The Best Resorts for Spring Multi-Sporting

by Wagner Skis / Mar 30, 2023

Springtime is our favorite season. Not just because we love bluebird powder days followed by an outdoor après that’s actually warm enough to enjoy, but also because there’s so much other stuff to do, too. 

We skiers are passionate folks, which means we tend to love all sports related to mountains—mountain biking, river rafting, fly fishing, ice climbing, hiking, trail running, kayaking, etc. And only in springtime, when the lifts are still spinning and the lower trails are melting out, can we do several of these in a single day. 

However, due to elevation, spring runoff, or location, some resorts lend themselves to multi-sporting more than others. Here are our top picks. 

Mt. Bachelor, Ore.

With a consistent annual snowfall of nearly 500 inches, Bachelor has one of the longest seasons in the country, with the lifts finally creaking to a stop at the end of May. So, while other ski resorts across the country melt into a sponge of brown mank, the best skiing at Mt. Bachelor, Ore., has just begun.

The US Nordic Team practices at Mt. Bachelor
Mount Bachelor is home to the spring training grounds of the US Nordic Team. Photo: Lauren Jortberg

Sneaky nighttime storms routinely drop their bounty at the summit of this 360-degree stratovolcano, and there’s no one but you to plunder it. But there’s also world class Nordic skiing (56 kilometers of trails), mountain biking, and river rafting. That means in the afternoon, after getting your fill of corn, you can hit the mountain bike trails on Phils, Peterson Ridge, or Crater Rim; hire a river rafting guide to take you on the class III rapids of the Deschutes; or just head straight to the brew pubs in Bend and grab a deck chair in the sun. You could also just hang at the resort, too—because as far as we’re concerned, frisbee and dancing definitely count as sports. 

Aspen, Colo.

This town needs no introduction. With the best shopping, dining, and culture of any ski town in the country, Aspen doesn’t even need springtime’s warm temperatures to draw nonskiers to its brick-lined streets. Colorado boasts 360 days of sun a year, which means come mid-April, when the resort closes, the deep snowpack is in a perfect melt-freeze cycle. Corn snow may not be quite as dreamy as powder, but when you can get it every day and without the stress of liftlines and other people’s tracks, well, it might just be the best. (Be sure to hit the deck at Bonnie’s on Ajax for a beer.)

A competitor on a bike in the Bud Light Mountain challenge
Aspen/Snowmass hosts the Bud Light Mountain Challenge in 2023. Photo:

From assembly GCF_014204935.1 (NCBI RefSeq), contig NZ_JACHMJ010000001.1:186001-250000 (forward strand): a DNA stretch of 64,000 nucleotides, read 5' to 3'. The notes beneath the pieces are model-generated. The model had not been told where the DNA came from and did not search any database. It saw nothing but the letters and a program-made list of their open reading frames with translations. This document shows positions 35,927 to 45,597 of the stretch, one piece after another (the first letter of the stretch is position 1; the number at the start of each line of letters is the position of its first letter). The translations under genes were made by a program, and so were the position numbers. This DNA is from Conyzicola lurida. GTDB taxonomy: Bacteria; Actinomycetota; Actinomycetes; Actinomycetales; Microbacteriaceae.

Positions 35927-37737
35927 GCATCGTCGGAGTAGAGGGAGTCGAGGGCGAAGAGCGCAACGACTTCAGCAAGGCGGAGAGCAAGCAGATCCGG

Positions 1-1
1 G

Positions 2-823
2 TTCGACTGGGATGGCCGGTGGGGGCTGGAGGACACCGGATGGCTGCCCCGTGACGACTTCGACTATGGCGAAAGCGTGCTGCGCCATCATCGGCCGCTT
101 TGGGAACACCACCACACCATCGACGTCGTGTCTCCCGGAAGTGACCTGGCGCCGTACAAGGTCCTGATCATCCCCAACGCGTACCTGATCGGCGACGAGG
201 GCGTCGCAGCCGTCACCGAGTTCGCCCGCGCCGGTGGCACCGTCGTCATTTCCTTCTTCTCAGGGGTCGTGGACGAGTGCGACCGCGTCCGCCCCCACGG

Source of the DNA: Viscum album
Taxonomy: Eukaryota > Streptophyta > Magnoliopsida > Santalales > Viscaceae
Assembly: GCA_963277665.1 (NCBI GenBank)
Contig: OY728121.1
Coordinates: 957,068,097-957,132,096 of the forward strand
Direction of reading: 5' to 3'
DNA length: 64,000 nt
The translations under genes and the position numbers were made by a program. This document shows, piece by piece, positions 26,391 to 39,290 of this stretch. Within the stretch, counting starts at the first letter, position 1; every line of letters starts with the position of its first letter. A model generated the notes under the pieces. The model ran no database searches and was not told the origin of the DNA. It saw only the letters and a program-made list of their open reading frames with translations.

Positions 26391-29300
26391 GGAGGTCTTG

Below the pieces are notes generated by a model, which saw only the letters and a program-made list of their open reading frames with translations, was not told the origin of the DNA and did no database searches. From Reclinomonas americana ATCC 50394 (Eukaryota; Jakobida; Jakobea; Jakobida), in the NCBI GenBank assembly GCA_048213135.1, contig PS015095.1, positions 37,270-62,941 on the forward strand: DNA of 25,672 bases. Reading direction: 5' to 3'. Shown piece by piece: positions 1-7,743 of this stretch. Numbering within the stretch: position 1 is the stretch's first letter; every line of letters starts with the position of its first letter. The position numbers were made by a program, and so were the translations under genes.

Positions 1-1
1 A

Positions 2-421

If you’re a cyclist, April might also be the best time to visit Aspen because the road to the Maroon Bells or up Independence Pass is still closed to cars until Memorial Day—and they are two of the most stunning bike rides in the country. Speaking of the Pass, just because the resort is closed doesn’t mean ski season is over—there are huge peaks easily accessible to backcountry skiers from the Pass once it opens. Because of their elevation, these peaks are usually skiable well into June and sometimes even July. Kayak and river rafting season typically start in May, depending on the snowpack and weather.

Lake Tahoe, Calif.

There is nothing quiet about the snow in these parts—it comes in like a lion, dumping nearly 57 feet in 2023, and leaves like one, too, with rivers surging from the snowmelt and warm temps. Because it does get warm here quickly, the resorts usually close around mid-April, but some golf courses open as early as April 1—which means you can wrap up your corn harvest with a round on the back nine.

A skier golfs at Palisades Annual Snow Golf Tournament
Palisades has been running a "Snow Golf" Tournament for 37 years! Image:

The resorts in Tahoe also have the boon of the lake itself, which offers boating and paddling as soon as winter loosens its icy clutches. Hiking on the low elevation trails is also often possible in April, which is also when the waterfalls start to peak due to snowmelt. The spring runoff also makes for thrilling class IV and V rafting on the nearby rivers, including the North Yuba, East Carson, Forks of the American, and Cal Salmon. The late spring is off-season, too, which means zero liftlines and wait times at local restaurants. 

Don’t forget the sunscreen, and happy spring sporting from your friends at Wagner Skis! 


Article by Kimberly Beekman

Kimberly Beekman is the former editor-in-chief of the late, great Skiing Magazine (RIP), and a longtime editor of SKI Magazine before that. She currently uses the title of “freelancer” as a beard to ski powder all over the world. She lives in Steamboat, Colorado, with her wonderful daughter and terrible cat.

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